Today, 70% of startups in the US that raise a Series A have raised a seed round. That’s up from 50% ten years ago. In the same period, the amount of seed capital invested in the US has increased about 10x from $200M per year to $2B. What does this imply for early stage founders?
First, it implies greater competition at the Series A. Larger seed rounds enable a seed stage company to achieve more – more growth, more revenue, more hiring. In addition, these larger seed rounds enable successful startups to raises larger series As, and the data supports it. The correlation coefficient between seed round size and Series A size in the Crunchbase data set is 0.89 across all startup sectors.
That’s not to say there’s a Series A crunch, where a surfeit of seed companies are vying for a small pool of Series A capital. Series
volumes have more than doubled in the same period. Instead, the competition is about progress. Series A investors expect a company to be further along it its development compared to ten years ago.
I hear this in the advice that seed investors provide to SaaS companies. A few years ago, startups targeted $50k of MRR before starting their process. Today, I hear from founders they aim for at least $80-$100k of MRR before starting conversations when targeting larger Series As.
Second, the prevalence of seed rounds and the variance in their size has bifurcated the Series A market. There are classic Series As and momentum Series As. Classic Series As of $3-5M are the most common round sizes for startups raising between $0.5M and $2M. Momentum Series As of about $10M follow seed rounds of $4M or more.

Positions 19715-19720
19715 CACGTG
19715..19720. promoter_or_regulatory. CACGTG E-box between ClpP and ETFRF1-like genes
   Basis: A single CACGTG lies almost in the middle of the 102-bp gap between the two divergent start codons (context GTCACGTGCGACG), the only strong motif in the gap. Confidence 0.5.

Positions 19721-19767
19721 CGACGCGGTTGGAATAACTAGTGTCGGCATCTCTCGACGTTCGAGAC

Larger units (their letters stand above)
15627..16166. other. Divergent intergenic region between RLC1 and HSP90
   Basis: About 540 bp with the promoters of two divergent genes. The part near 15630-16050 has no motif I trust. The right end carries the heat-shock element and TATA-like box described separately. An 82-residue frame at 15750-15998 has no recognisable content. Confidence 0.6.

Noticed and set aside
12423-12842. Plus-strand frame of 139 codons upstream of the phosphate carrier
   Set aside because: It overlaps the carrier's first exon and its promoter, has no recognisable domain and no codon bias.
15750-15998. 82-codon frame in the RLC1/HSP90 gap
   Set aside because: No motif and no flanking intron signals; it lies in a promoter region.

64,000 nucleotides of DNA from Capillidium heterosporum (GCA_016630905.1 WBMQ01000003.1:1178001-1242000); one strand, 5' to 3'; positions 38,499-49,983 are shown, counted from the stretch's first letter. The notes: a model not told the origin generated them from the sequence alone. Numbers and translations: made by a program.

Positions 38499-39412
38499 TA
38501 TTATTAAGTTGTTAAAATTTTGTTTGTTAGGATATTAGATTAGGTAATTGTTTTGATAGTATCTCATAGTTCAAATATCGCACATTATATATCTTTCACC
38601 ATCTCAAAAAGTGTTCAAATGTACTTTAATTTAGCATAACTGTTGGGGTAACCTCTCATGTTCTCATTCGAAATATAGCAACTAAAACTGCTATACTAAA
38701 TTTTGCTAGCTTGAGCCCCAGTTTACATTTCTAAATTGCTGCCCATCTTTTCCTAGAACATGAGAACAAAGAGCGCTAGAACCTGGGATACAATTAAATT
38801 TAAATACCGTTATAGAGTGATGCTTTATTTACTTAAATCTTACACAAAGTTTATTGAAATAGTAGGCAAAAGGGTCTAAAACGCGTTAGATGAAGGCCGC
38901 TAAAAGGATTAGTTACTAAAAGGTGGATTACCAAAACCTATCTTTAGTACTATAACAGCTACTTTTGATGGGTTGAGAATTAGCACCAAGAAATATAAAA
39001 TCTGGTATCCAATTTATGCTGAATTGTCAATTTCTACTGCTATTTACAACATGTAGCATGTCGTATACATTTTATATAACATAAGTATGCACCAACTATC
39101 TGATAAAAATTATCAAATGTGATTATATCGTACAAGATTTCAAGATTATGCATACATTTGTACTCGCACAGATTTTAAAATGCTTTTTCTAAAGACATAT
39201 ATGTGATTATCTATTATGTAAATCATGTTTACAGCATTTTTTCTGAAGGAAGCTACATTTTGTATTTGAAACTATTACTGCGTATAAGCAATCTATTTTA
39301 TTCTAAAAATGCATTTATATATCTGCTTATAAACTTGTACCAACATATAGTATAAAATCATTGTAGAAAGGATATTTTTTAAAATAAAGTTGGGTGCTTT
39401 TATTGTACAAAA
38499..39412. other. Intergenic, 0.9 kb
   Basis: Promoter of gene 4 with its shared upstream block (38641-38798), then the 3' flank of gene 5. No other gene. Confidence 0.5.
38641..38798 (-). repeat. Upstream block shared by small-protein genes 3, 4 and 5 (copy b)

Of course, we can start arguing about semantics: is a $4M round truly a seed? What does Series A really mean today? Series A used to be the first institutional investment in a company, but with the rise of institutional seed investors, that’s no longer an accurate definition. For founders, the difference in wording is an an advantage. A modern Series A company is much larger in staff, revenue and achievement than a Series A company from 2005 and consequently, conveys a greater sense of momentum and growth rate than its predecessors.
Third, this greater competition from startups will increasingly come from California and New York, both of which have benefitted disproportionately from the seed market boom. The three other top seed geographies, Massachussetts, Texas and Washington have seen rises , but not the 10x of California and New York.
All of this data reinforces the idea that fundraising is an important skill for founders to hone. Managing a company through the right milestones to achieve a strong seed round positions the business for a sizable A, and so on – and this is doubly true in a seed bull market.